Be Still and Teach Your Children the Same

Be still-girl reading Bible facing ocean“Be still and know that I am God.” Psalm 46:10

“Busy, and How Are You?”

Does it bother you that the universal answer to “How are you?” is “Busy”? What if we answered with a description of our feelings? “Joyful, how about you?” or “Excited, our vacation begins tomorrow.” “Kinda sad, a friend just found out she has cancer.”

Is it a badge of honor to be busy? Somehow, I don’t think it should be.

The Fathers of Our Faith Knew to Be Still before God

Read the stories of the forebears of our faith. Moses went up on the mountain; David sat out on the hillsides; Jacob walked several days through the countryside to the home of his uncle. Because they took time for prayer, reflection, and peace, they found God.

The Things That Steal Our Time

Our electronic devices often steal more time than they save, but we don’t want to give them up. We work harder to make more money, so we can buy more “things” that require more time to maintain. We feel the need to be involved in everything, but find little joy in all the busyness.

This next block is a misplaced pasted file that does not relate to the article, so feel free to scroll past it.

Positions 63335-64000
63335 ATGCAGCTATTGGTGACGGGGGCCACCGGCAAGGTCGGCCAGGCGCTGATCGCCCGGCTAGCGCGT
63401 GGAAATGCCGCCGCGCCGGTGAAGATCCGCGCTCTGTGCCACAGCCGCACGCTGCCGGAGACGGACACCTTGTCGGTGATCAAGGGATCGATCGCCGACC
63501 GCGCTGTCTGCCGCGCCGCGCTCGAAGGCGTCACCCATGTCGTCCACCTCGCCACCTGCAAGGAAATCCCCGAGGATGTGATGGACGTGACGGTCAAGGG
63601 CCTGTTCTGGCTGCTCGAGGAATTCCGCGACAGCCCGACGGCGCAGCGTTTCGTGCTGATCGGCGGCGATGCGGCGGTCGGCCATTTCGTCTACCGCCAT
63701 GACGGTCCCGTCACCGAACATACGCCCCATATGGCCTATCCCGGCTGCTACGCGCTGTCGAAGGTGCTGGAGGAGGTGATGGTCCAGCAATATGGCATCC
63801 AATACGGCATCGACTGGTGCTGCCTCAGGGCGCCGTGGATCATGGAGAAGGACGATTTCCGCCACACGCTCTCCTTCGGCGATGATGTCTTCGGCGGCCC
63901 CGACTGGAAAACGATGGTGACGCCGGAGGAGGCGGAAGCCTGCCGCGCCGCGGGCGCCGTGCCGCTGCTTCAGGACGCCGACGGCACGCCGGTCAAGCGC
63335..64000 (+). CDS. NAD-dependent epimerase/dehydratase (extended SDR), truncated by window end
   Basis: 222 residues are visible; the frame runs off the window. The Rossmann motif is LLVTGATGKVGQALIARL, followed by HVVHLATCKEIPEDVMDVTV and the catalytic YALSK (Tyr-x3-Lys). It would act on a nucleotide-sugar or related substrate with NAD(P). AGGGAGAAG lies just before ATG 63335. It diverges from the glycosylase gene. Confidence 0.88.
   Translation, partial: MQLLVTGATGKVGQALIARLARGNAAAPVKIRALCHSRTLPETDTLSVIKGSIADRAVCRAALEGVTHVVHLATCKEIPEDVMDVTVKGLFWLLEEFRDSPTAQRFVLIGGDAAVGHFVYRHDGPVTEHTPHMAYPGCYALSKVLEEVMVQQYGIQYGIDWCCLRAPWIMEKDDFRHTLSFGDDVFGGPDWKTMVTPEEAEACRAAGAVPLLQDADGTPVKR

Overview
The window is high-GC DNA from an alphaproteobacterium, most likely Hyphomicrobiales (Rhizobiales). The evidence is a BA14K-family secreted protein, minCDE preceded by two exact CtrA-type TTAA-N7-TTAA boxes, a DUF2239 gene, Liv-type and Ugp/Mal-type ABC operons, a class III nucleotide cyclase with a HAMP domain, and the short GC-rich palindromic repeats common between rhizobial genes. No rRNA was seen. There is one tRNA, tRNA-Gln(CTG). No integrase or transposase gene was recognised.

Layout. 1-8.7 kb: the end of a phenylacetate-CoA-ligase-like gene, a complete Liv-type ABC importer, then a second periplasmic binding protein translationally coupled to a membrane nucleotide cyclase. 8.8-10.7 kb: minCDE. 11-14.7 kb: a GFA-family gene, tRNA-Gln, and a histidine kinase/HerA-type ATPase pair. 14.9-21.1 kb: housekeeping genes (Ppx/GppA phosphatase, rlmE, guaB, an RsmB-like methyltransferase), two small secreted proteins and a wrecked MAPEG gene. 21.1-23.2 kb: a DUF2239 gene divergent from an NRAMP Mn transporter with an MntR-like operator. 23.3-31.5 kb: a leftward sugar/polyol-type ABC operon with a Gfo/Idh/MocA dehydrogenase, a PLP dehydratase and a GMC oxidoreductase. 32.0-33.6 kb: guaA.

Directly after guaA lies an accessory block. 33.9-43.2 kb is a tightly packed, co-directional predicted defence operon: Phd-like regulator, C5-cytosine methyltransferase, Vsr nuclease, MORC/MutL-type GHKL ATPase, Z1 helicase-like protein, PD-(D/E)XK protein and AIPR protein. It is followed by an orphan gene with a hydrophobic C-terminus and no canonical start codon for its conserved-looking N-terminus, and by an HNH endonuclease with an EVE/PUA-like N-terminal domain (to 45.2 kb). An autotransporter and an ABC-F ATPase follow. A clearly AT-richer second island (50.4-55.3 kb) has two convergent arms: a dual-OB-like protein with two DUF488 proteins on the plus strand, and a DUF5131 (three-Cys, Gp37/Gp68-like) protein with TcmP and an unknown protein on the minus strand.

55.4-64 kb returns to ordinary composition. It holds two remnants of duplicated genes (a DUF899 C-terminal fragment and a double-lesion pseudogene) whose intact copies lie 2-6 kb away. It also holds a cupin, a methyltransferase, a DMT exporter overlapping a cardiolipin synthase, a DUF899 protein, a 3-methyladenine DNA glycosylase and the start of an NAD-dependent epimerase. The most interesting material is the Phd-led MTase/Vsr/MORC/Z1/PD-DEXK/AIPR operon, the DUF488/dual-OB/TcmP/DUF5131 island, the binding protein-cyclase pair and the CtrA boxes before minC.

But surely we can do something to make life less hectic…with time to be still.

What Our Children Will Remember

We need to give up some of our activities and “things” in order to gain unstructured time. When our children leave home, they will not come back to reminisce about the expensive clothes or the whirlwind of activities. They will remember the time the whole family was laughing so hard that they were asked to leave a university library. They will remember a long walk with Dad around a lake. They will remember being together for family Bible study and the lessons they learned. They will remember the times they chose to be still.

Start by Letting Go of One Thing

Look at your life and search for just one thing to let go. The peace that you gain will make up for what you lose in “things” and activities. And, remember, you don’t have to go out into nature like Moses, David, and Jacob. You may choose to be still in “your chair” in the early morning before the family gets up or with the family on the living room floor.


How have you carved out some time to be still? How are you teaching your children to be still?

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